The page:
Objective: To determine the prevalence of colorectal neoplasia detected by rescreening people with average risk five years after initial screening by flexible sigmoidoscopy.Design: Prospective survey of results of a colorectal cancer screening program.Participants: People aged 55-64 years with no symptoms or family history of colorectal cancer who were recruited from the community for flexible sigmoidoscopy screening five years previously (July 1995 to December 1996) and had no colorectal neoplasms detected.Setting: Fremantle Hospital, Western Australia, a community-based teaching hospital, December 2000 to June 2001.Main outcome measures: Number and size of colorectal neoplasms (adenomas or cancer) compared between rescreened patients and initial screening population (all 982 people screened between July 1995 and December 1996).Results: 803 people were eligible for rescreening; 138 were no longer at the recorded address, and 361 of the remaining 665 (54%) were rescreened. Rescreening found a significantly lower prevalence of colorectal adenomas than initial screening (8% [95% CI, 5%-11%] versus 14% [95% CI, 13%-15%]; P <0.05) and also a lower percentage of adenomatous polyps over 5 mm in diameter (32% [95% CI, 15%-49%] versus 51% [95% CI, 46%-56%]; no significant difference).Conclusion: Average-risk people who have been screened for colorectal neoplasms, with none found, have a low prevalence of neoplastic lesions five years later. Longer rescreening intervals need to be considered.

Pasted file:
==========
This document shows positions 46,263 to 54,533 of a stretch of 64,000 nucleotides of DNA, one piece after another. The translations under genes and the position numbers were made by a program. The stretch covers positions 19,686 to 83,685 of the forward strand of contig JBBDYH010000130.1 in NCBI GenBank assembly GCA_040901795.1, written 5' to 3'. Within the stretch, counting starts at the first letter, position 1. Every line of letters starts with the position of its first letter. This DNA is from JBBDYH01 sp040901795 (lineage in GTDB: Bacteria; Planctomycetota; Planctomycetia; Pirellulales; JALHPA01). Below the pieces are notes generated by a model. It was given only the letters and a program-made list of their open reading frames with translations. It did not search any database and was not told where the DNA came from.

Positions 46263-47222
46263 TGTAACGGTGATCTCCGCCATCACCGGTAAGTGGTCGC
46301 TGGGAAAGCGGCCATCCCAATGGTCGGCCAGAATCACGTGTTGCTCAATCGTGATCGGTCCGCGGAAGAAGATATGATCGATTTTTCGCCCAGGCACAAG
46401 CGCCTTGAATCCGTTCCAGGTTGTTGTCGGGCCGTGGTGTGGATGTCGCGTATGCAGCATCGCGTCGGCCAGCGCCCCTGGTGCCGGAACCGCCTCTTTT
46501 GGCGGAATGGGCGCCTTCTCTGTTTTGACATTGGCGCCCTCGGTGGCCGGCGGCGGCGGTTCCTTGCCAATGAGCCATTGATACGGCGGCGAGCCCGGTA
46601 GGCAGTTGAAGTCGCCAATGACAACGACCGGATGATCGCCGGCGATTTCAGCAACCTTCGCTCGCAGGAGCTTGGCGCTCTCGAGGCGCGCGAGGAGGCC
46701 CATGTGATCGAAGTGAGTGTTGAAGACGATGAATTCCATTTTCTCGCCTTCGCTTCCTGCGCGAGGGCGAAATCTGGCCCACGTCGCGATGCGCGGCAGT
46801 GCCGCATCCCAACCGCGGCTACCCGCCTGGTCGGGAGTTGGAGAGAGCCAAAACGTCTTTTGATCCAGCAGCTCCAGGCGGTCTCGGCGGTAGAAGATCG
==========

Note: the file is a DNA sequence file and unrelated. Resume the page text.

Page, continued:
|Journal||Medical Journal of Australia|
|Publication status||Published - 2002|